How about a three-part series of top crappie fishing tips from lakedarbonnelife.com and a fellow named “Nick” for Christmas…
Last of a 3 part series
If you’ve ever crappie fished on Lake D’Arbonne in the winter, you understand this one.
“I honestly believe that if you could get 10 volunteers to go fish out at daylight in seven feet of water over on the flat by Ramp Road in the same spot that by 8 a.m., there would be 30 boats there. Maybe more,” Nick said. “There probably isn’t a crappie on the flat and nobody would even have to catch a fish. But it would happen.”
One of the most popular ways to locate crappie in the winter seems to be going to fish where everybody else fishes. What happens is that three boats may start out at the Bridge on Hwy. 33. Three more people ride over the bridge heading to the ramp and see them, so they go there, too. Pretty soon 10 more boats have eased up there and before you know it, 30 boats are fishing within shouting distance of each other. There may not have been but one or two fish caught. Nick says it’s just human nature.
“There’s nothing wrong with that,”he says. “I’ve done it. Sometimes the fish are biting
good in a spot like that and you don’t have to go anywhere else. But to catch crappie consistently, you’ve got to develop confidence to go away from the crowd and try different spots.”
The three bridges are D’Arbonne are winter crappie magnets…and angler magnets. Lots of fish get caught around there. But Nick says there are lots, lots, lots more out there.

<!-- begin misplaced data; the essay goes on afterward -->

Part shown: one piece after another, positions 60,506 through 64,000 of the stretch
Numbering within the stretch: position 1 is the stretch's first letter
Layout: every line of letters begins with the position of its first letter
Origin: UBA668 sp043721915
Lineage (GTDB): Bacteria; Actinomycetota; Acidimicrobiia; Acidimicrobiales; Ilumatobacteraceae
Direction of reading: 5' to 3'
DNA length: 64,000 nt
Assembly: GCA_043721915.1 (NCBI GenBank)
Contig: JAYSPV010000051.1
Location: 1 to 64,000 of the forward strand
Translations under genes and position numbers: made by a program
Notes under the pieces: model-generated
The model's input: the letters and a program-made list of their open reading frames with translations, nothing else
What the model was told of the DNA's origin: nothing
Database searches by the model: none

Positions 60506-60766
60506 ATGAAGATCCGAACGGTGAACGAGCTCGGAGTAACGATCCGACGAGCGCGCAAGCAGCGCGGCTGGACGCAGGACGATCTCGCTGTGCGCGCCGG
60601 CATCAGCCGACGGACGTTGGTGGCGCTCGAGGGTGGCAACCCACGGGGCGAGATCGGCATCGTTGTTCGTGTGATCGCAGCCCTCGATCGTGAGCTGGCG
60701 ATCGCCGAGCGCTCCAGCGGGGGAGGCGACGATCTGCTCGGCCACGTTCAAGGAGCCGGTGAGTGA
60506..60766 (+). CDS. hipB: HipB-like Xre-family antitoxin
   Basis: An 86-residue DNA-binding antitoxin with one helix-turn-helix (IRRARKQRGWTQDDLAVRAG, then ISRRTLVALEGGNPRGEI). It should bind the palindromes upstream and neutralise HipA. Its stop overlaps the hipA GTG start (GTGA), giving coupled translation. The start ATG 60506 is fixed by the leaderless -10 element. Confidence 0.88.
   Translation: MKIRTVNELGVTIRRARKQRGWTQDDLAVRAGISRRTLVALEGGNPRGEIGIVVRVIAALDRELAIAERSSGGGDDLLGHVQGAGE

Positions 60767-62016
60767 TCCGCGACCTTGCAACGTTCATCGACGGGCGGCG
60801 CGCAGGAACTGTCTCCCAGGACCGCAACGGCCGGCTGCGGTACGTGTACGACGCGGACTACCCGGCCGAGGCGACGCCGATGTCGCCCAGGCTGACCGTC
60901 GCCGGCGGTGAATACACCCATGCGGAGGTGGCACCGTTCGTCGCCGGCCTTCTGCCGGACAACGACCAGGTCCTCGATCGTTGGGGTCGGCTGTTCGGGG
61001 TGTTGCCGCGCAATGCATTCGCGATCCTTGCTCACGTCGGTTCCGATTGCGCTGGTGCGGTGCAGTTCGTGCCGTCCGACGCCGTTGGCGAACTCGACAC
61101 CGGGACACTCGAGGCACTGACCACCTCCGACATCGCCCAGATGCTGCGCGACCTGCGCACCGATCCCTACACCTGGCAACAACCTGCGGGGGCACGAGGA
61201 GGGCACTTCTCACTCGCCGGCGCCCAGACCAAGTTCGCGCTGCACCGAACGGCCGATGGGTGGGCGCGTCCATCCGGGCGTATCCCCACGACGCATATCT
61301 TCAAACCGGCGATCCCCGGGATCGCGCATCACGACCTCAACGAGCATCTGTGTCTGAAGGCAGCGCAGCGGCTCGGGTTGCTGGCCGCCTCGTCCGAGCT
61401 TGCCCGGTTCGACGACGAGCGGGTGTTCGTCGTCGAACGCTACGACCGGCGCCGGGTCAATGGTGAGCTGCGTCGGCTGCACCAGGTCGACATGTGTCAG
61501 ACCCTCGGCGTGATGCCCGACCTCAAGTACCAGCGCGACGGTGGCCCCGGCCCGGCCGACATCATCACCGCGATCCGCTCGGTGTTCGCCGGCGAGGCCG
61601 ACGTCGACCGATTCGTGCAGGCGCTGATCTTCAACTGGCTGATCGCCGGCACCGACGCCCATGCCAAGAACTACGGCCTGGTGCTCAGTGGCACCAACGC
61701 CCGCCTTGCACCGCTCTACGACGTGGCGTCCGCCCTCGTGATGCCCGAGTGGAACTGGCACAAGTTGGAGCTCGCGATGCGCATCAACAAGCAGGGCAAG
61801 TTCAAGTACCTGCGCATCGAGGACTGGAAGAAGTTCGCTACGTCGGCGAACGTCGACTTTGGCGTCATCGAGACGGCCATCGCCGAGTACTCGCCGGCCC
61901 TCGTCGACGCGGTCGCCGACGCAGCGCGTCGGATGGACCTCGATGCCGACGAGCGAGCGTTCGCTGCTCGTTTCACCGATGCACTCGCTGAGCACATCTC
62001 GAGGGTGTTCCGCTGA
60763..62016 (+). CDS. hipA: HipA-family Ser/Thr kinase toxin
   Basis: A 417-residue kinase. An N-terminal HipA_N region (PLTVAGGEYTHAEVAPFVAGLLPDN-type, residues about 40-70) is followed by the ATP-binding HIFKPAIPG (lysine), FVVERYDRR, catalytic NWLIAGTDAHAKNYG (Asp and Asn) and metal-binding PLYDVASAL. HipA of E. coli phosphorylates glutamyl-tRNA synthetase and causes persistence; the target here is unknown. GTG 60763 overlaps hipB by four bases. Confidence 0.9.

“If you can, I’d recommend taking a day, put your boat in the water and commit to not fish where you normally fish. Go where nobody else is fishing. Look for fish and fish new spots. Build up a little confidence that you can find them. then you can catch them from one end of the lake to the other in the same type and depth water.
“I firmly believe that from the dam up the big lake and as far up either arm of the creeks that you can go in the channel, you can find shad and you can find fish,” he continues. Wherever there are baitfish, there are big fish feeding on them. I firmly believe that 90 percent of the crappie in Lake D’Arbonne may never see a fisherman’s bait in the wintertime.”
One reason some areas of the lake don’t get hit hard is because of the wind, especially on the big lake, Nick says. The other is just habit. People go where they’ve caught fish and where they’ve seen others catch fish.
And now, for perhaps the most important Christmas tip that Nick will put in your stocking: How do you pick the right bait?
“There are as many opinions on this as there are lures, but I firmly believe both jigs and shiners work equally well. The key is what do you have confidence in?”, he says. “If you are confident in a certain jig, you’ll catch fish on it. If you are confident in shiners, you’ll catch fish on them. The key is dropping the bait in front of the fish. Unless something has shut off the bite, they’ll hit it. But whether you catch them or not often depends on your confidence level. Seriously. It’s normally this simple: Whatever you have confidence in, that’s the best bait.”
Nick does have favorites. When it’s bright and sunny, he loves Monkey Milk and Patriot Bobby Garland lures. When it’s cloudy, or early, he likes Cajun Cricket and Bluegrass. He doesn’t think color is as key as some people say, because he catches just as many fish on shiners. And they are all the same color.
He does have one tip for fishing shiners. Size matters. Crappie grow as the winter progresses. So do baitfish. So he fishes with small shiners early in the winter and builds up to the biggest ones he can find by February.
NOTE: Nick is owner and operator of D’Arbonne Lake Guide Service. You can call the 28-year-old expert fisherman at 318-243-8646 to book a trip and learn even more about catching crappie.